In my next post, I will discuss emotional freedom techniques, which can also help to eliminate limiting beliefs.

If you enjoy reading my blog and would like an intuitive reading, I can be contacted at: jsisco2013@gmail.com.

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beliefs: Do they help or harm?

First, let’s examine the origin of our beliefs. Our earliest beliefs probably come from our caregivers.

Then, we are bombarded by more beliefs by our schools, churches, peer groups, or social organizations. On top of this, we begin to develop our own beliefs about things. This is not a bad thing.

However, it is important to examine whether those beliefs are helping or hindering us. How do we do that?

Well, I would encourage people to use their intuition, or internal guidance systems, to do this. Let’s take the example of yesterday’s post. Prior to examining my beliefs about success, I believed that I was a failure because I didn’t have the grades or that dream job. If I had tuned into my intuition, this is what it would look like.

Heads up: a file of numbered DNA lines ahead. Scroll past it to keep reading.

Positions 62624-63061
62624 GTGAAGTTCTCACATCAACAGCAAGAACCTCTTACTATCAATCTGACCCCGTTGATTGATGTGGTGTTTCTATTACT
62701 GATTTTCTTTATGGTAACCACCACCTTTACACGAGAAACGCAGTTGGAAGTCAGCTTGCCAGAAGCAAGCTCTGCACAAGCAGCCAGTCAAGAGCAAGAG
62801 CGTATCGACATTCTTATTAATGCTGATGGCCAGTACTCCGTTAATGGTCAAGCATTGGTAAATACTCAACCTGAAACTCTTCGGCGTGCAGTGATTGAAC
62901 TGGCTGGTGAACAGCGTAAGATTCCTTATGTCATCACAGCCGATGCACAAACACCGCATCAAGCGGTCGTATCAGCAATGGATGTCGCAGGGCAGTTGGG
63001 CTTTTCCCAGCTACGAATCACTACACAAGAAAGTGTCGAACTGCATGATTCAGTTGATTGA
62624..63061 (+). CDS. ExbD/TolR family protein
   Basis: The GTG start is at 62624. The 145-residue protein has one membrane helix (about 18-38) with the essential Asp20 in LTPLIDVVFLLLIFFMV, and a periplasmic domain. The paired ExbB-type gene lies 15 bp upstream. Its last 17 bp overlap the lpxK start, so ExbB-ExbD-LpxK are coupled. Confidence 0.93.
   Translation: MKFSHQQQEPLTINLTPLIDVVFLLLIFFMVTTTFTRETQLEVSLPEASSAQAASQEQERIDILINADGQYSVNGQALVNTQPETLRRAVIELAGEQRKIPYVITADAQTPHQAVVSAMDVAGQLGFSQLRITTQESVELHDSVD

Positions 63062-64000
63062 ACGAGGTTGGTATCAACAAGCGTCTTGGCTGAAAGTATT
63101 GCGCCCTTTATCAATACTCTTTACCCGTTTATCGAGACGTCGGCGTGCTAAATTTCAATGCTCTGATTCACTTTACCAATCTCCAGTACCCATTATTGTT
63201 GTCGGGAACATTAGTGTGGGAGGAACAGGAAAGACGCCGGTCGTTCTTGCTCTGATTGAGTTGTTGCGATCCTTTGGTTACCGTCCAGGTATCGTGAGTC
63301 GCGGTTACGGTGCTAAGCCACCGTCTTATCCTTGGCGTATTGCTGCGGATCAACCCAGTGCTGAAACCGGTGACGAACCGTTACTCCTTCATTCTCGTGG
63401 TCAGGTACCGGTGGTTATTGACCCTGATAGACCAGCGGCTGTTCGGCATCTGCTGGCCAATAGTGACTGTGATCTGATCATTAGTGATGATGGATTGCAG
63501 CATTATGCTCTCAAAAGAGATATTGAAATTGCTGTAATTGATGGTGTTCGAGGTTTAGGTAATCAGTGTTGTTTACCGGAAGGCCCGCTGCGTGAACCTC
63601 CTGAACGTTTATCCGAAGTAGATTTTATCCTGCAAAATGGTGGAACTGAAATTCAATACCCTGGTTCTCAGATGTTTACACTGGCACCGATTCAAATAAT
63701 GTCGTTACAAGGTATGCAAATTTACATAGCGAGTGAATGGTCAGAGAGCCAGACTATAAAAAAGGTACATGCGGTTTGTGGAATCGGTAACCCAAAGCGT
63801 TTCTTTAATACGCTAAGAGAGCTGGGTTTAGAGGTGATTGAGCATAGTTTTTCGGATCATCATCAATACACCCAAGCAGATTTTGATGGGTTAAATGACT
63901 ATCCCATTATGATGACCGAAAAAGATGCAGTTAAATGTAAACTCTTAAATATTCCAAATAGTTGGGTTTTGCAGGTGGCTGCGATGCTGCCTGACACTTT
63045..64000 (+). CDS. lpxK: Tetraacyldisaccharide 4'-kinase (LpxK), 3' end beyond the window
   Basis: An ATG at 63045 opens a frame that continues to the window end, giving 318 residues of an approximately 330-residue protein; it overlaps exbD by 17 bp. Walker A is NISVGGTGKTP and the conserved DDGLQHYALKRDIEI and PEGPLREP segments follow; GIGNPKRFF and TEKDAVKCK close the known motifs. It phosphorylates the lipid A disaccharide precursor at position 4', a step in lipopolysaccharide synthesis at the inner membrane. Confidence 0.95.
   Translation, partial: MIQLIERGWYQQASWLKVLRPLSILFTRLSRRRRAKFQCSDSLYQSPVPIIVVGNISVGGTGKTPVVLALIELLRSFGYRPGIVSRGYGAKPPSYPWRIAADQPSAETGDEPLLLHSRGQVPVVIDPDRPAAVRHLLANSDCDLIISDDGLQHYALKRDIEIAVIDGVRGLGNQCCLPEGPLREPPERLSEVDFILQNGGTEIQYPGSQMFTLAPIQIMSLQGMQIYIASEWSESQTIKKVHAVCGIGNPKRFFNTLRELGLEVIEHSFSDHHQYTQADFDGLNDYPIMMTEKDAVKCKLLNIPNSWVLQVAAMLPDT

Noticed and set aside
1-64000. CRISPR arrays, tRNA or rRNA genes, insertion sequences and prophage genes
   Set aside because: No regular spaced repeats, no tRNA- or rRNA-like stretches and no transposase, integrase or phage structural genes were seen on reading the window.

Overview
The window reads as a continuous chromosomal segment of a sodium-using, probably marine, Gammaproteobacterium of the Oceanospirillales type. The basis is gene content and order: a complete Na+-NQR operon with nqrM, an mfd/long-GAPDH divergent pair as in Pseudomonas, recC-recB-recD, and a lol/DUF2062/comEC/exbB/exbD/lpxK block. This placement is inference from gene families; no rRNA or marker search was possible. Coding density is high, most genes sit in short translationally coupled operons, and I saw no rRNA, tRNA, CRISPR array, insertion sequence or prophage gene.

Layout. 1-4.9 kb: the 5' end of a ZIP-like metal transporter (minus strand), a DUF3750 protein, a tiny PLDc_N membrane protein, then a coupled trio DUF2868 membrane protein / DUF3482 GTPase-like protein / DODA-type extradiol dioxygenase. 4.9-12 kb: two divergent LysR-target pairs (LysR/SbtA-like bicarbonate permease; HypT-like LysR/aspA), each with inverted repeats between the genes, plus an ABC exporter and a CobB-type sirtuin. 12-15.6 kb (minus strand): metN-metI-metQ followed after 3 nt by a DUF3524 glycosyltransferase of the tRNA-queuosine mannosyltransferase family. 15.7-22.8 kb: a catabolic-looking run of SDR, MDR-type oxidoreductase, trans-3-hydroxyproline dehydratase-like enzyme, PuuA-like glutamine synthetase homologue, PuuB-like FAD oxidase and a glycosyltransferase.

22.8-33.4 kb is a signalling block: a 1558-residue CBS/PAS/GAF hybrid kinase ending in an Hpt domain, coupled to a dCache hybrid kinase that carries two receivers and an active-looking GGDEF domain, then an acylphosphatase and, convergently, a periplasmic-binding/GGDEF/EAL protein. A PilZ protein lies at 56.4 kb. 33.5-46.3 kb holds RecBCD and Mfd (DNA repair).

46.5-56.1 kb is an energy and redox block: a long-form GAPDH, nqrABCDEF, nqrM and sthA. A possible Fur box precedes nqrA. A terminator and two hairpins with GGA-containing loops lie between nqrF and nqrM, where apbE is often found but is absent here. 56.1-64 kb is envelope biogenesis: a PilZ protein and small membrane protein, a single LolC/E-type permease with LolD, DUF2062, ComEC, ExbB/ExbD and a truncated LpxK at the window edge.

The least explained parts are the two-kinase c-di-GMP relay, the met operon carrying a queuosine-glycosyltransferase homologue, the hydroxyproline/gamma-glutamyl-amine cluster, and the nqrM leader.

I would have taken a deep breath and asked myself how the belief made me feel. Perhaps I would have felt a tightness in my stomach or some anxiety around the issue. Then, I could have asked myself: What are the most likely consequences of maintaining this belief?

Then, I could have replaced it with a more positive belief about success instead of learning to do it the heard way. In the next post, I will give you some suggestions on how to transform those limiting beliefs. In the meantime, I encourage you to try the above exercise. Pick one area of your life such as finances, career, or health and list your beliefs about those things.